Happiest and haziest of 420s to you all. Whether you partake or just want to educate yourself, there are tons of books on the market.
For those that don’t know, 420 is the national cannabis enthusiasts holiday. The origins of “420” are murky at best, but what’s not murky is the underrepresentation of women and people of color in the burgeoning legal marijuana industry. Much like publishing in general, white men hold the primary positions of visibility and power.
I originally wanted this list to be a diverse celebration of marijuana-related books written by and for women: cooking, growing, general knowledge, etc. What this post ended up being, due to an extreme lack of diversity in the industry and the market, is a list of marijuana books by mostly white women. I wish they weren’t. I personally know several cannabis activists in the industry who are people of color and I hate that they are so underrepresented in this little corner of non-fiction. But in an industry that is up to 99% white and 80% male in some states (numbers are tricky since legalization is state-to-state at this time), and one where stigma has often forced authors to hide behind pseudonyms, it’s not surprising. That being said, I encourage your to check out the work of The Dank Duchess, Mona Zhang, Supernova Women, Shaleen Title, The High Ends, Wanda James, Sue Taylor, The Hood Incubator, and The Minority Cannabis Business Association, among others.
Mary Jane: The Complete Marijuana Handbook for Women by Cheri Sicard
While I loathe the “for women” in the title, because all the other books don’t say “for men”, I appreciate Sicard taking the time to write a book about marijuana geared specifically toward women. I super appreciate how modern and un-crunchy this book is. It lays out a lot of information, from strain basics, to simple recipes for edibles, to marijuana industry careers, in a clean layout peppered with gorgeous photography. If you like Sicard’s style, I would also recommend her cookbook: The Easy Cannabis Cookbook: 60+ Medical Marijuana Recipes for Sweet and Savory Edibles.
The ABC’s of CBD: The Essential Guide for Parents (And regular folks too) “Why Pot Is NOT What We Were Taught.” by Shira Adler
Even my ultra-conservative family is starting to dabble in CBD for pain relief. For the uninitiated, THC is what makes weed feel good and makes you hazy, CBD is what makes weed make you feel less pain. CBD is regulated quite differently from its more wild counterpart, and as a result is popping up in topical products for pain-relief worldwide. Adler does a much better job that I just did of breaking down the science and explaining the technicalities, so, yeah, you should probably read this one.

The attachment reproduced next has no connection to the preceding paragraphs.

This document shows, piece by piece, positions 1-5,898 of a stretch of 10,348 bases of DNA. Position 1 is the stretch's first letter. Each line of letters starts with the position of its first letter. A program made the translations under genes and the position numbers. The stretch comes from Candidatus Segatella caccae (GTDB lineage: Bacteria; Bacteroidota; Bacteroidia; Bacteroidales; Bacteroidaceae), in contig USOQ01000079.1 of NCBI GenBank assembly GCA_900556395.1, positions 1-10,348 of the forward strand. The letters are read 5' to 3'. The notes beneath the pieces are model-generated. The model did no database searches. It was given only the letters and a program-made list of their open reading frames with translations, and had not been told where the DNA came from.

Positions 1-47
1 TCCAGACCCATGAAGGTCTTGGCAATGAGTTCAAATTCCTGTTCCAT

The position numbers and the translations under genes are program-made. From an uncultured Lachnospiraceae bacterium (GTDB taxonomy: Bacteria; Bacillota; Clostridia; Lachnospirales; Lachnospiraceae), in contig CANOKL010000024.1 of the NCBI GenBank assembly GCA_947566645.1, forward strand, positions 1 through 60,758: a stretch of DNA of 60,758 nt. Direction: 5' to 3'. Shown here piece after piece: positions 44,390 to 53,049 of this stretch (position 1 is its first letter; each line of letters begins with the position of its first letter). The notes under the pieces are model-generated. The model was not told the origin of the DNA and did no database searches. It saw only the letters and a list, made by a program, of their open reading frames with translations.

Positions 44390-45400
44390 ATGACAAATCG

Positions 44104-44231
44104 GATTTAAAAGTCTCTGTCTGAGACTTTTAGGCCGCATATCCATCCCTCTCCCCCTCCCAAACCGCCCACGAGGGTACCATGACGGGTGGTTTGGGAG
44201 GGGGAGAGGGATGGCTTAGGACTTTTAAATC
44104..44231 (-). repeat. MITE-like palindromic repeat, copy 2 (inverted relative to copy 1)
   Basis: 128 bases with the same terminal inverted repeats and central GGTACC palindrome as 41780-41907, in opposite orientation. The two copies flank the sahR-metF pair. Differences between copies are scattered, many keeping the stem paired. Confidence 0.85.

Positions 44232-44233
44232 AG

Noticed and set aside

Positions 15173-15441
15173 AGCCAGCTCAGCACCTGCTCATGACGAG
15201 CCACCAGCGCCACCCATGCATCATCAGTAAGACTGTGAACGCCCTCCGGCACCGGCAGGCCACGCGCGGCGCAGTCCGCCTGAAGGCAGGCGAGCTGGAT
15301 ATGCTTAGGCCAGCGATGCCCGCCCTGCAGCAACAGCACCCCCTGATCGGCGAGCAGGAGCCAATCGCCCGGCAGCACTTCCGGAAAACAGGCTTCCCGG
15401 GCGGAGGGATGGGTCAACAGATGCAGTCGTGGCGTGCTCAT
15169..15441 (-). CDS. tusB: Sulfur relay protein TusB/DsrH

BREAKING THE GRASS CEILING: WOMEN, WEED & BUSINESS by Ashley Picillo and Lauren Devine
This book is a fantastic collection of personal essays from 21 pioneering women in the cannabis industry: Kristi Lee Kelly, marijuana industry financial expert and dispensary owner; Dr. Sue Sisley, pioneering M.D. using marijuana to treat PTSD in veterans; Wanda James, the first black woman to own a dispensary in the U.S.; Giadha Aguirre de Carcer, the founder and CEO of New Frontier Data, the leading cannabis Big Data & Analytics reporting provider in the world; Rachel K. Gillette, leading marijuana attorney; and more.
Ganja Yoga: A Practical Guide to Conscious Relaxation, Soothing Pain Relief, and Enlightened Self-Discovery by Dee Dussault
If you’re interested in using marijuana to enhance your spirituality or your relaxation, Dussault’s Ganja Yoga is a comprehensive and welcoming addition to your shelves. And if you’re worried this title is going to veer too hippy-dippy for your taste, there’s a solid amount of science and research between these evergreen pages. (I’m really trying to show restraint on the puns…I’m trying so very hard.)
Cannabis Revealed: How the world’s most misunderstood plant is healing everything from chronic pain to epilepsy by Bonni Goldstein M.D.
One of the major platforms for marijuana advocacy is its efficacy in treating the symptoms of various medical conditions. Dr. Goldstein has been practicing medicine in California for years and her book is a fantastically thorough exploration of the way marijuana affects the human body and how it can be used to treat 28 different medical conditions ranging from ADHD to fibromyalgia to glaucoma to schizophrenia.
Laurie Wolf is a legend in the edibles world. The New Yorker has even called her “The Martha Stewart of Marijuana Edibles.” If you’re only going to own one marijuana cookbook, make it this one for its comprehensive palate and delicious recipes. I really love that the focus isn’t strictly on sweets. There are over 70 tasty recipes in this book, some gluten-free and vegan options included.
The Pot Book: A Complete Guide to Cannabis by Julie Holland
Much like Cheri Sicard’s Mary Jane (see above), The Pot Book covers a broad range of marijuana-related material: medical uses and effects, political and legal information, scientific research, and cultural information. If you want a comprehensive, footnote-laden book to really dive into the deep end on this ganja thing, this is the book to buy.
The Cannabis Spa at Home: How to Make Marijuana-Infused Lotions, Massage Oils, Ointments, Bath Salts, Spa Nosh, and More by Sandra Hinchliffe
Ready to get your kitchen witch on with a selection of preservative- and major allergen–free recipes for pampering yourself? Ready to do all that with the added benefit of pain-relieving and relaxation-enhancing weed? I thought so. Hinchliffe’s book is a solid option for those who may not have access to store-bought marijuana products, or for those who prefer the DIY approach.
However you choose to celebrate 420, remember it’s puff, puff, pass. No one likes a weed hog. Also, consume responsibly.
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